While the Pyramids of Giza are iconic symbols of ancient Egypt’s grandeur, attracting crowds from all over the world, a collection of 118 equally marvelous pyramids remains in the shadows, out of the public eye, standing witness to a glorious past.
The historical significance, architectural allure, and mysterious stories behind these edifices have the potential to elevate their appeal to levels comparable to those of their better-known counterparts in Giza.
The curious bent pyramid in Dahshur stands as a testament to Old Kingdom Pharaoh Snefru’s ambition. From the innovative step pyramid designed for Third Dynasty ruler Djoser, which laid the foundation for pyramid architecture, to the enigmatic Meidum Pyramid, a rich chapter in Egypt’s history unfolds.
Here are eight Egyptian pyramids that deserve as much attention as the ones in Giza.
The Step Pyramid
At a height of 62.5 meters, Djoser’s Step Pyramid in Saqqara, Giza, was constructed in the early Third Dynasty, during the reign of King Netjerikhet, famously known as Djoser, around 2667 B.C.
Prior to the rule of Djoser, members of the upper echelons of ancient Egypt’s society were laid to rest in ‘mastabas.’ These structures, resembling benches, were usually rectangular and built above the actual burial site below the ground.
The Step Pyramid is made up of six stacked mastabas, creating its distinctive stepped appearance. Imhotep, the architect and King Djoser’s chancellor, is believed to have introduced this significant innovation.
The Pyramid of Unas
Pharaoh Unas, the final ruler of the Fifth Dynasty during the Old Kingdom (2575-2150 BC), commissioned the construction of this pyramid, which happens to be the smallest of all Old Kingdom pyramids.
Despite its size, it holds great significance as it contains the earliest known instance of funerary texts, called Pyramid Texts. These texts were inscribed on the walls of the burial chamber and served as guides for the deceased pharaoh’s journey to the afterlife by providing them with instructional spells.
Like most pyramids, the complex of the Unas pyramid includes two temples connected by a lengthy, elaborately decorated causeway. Although much of it has been taken away and repurposed by later rulers, a portion still exists, providing a glimpse into its original appearance.
The Bent Pyramid
The Bent Pyramid is the first of three pyramids commissioned by King Sneferu, the first ruler of the Fourth Dynasty. It owes its name to its altered lines, caused by a change in its angle during construction.
Originally, the pyramid was being built at a 55-degree angle, but it had to be adjusted to 43 degrees due to concerns about instability caused by too many blocks. In response, the king’s architects decided to create a new pyramid nearby, which became known as the Red Pyramid. The initial angle of the Bent Pyramid represents a transition between the Step-pyramid style of King Djoser in Saqqara and the later smooth-faced pyramids like the ones in Giza.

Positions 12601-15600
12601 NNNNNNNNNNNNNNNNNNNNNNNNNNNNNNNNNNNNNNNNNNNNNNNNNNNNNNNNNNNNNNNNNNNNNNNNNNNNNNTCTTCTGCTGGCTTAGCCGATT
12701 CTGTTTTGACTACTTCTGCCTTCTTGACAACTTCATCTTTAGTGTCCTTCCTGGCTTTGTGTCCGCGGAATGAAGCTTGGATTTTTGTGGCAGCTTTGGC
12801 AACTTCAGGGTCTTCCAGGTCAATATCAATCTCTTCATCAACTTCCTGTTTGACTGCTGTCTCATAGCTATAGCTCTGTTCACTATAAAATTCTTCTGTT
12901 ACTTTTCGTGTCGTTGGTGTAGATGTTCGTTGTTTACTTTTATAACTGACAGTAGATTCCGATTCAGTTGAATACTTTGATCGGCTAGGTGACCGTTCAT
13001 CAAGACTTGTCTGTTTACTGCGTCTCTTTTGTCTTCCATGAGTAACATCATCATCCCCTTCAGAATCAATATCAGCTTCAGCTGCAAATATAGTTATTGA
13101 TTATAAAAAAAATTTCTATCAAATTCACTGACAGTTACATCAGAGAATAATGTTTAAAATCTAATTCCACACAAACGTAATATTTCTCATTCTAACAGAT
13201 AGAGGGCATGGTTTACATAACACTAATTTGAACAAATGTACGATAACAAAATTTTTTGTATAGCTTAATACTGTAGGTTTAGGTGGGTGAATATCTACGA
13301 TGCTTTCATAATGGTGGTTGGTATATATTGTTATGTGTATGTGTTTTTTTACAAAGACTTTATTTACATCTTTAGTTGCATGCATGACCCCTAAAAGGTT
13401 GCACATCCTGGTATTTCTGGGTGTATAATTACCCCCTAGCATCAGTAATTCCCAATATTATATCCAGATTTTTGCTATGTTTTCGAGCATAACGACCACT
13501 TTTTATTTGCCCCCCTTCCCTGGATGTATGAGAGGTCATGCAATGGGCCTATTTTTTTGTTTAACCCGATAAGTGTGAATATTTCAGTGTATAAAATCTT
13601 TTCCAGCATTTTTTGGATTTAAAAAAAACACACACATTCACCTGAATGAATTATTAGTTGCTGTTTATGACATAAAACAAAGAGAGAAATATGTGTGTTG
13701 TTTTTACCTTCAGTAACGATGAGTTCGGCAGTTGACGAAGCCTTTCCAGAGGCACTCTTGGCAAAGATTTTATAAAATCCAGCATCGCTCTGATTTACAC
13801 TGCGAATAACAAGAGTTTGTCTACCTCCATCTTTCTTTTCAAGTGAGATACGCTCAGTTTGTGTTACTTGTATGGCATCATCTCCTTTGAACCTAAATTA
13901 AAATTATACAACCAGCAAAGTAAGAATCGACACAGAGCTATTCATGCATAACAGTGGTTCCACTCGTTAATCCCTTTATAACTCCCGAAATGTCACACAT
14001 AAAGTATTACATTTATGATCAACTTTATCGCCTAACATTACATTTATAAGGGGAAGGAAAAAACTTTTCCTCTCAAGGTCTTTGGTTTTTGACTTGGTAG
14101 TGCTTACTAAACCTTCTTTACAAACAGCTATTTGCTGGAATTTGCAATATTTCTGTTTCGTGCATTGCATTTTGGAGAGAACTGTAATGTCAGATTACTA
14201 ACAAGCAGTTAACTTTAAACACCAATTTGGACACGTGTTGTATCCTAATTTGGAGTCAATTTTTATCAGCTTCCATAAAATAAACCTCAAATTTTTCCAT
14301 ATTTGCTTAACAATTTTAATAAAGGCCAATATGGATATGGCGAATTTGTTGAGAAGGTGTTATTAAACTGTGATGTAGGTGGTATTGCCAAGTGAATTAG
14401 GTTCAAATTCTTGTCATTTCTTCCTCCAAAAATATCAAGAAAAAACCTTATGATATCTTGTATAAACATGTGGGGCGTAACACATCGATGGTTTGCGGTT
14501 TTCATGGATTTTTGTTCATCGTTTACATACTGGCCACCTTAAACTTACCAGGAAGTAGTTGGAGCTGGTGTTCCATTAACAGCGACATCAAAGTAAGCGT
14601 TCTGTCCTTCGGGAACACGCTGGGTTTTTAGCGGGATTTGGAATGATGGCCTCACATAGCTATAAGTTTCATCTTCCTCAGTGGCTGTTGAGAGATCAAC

The Red Pyramid
Following the pyramids of Khufu and Khafre, the Red Pyramid is the third tallest pyramid in Egypt. It was among the three pyramids commissioned by King Sneferu of the Fourth Dynasty and stands as the tallest pyramid in Dahshur. The moniker comes from the reddish rusty hue of its stones.
The Red Pyramid, completed around the early 26th century B.C., marked the first successful attempt to build a true, smooth-faced pyramid, serving as a blueprint for the later Giza pyramids of the Fourth Dynasty.
The Meidum Pyramid
Meidum is a tower-shaped pyramid that once stood approximately 65 meters tall. Historians believe it was constructed by Fourth Dynasty ruler King Snefru. Some Egyptologists hypothesize that Snefru’s predecessor Huni may have supervised the initial phases of construction.
Meidum is the most mysterious of the major pyramids. In approximately 2575 B.C., when Snefru ascended to the throne, Djoser’s compound at Saqqara was the only completed large royal pyramid. However, Snefru went on to become an important pyramid constructor in Egyptian history, completing three pyramids: the Bent Pyramid, the Red Pyramid and the Meidum Pyramid.
About 4.5 kilometers south of Giza, the ancient area of Abusir is home to the tombs of Fifth Dynasty kings, including King Sahure, King Nefer-Air-Ka-Ra (Kakai), King Nefer-F-Ra, and King Nai-User-Ra’s pyramids.
Rulers of the Fifth Dynasty chose this area because the Giza Plateau was already occupied by massive pyramids built by Fourth Dynasty pharaohs. The area’s name, “Abu Seir,” originates from the ancient Egyptian term “Bir Ozir,” which translates to “the seat of the God Osiris.”
These pyramids were largely destroyed over the years since they were constructed using mud bricks.
The Black Pyramid
King Amenemhat III constructed the Black Pyramid during Egypt’s Middle Kingdom period. This pyramid is among the five remaining out of the original eleven at Dahshur in Giza, Egypt.
The name “Black Pyramid” originates from the color of the mudbrick core, which became visible due to the absence of casing blocks. However, in ancient times, the Egyptians named it “Amenemhat is Mighty and Perfect”, which took on an ironic twist as the structure began to deteriorate shortly after its construction.
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The post 7 Egyptian Pyramids That Deserve as Much Attention as Giza’s Great Three first appeared on Egyptian Streets.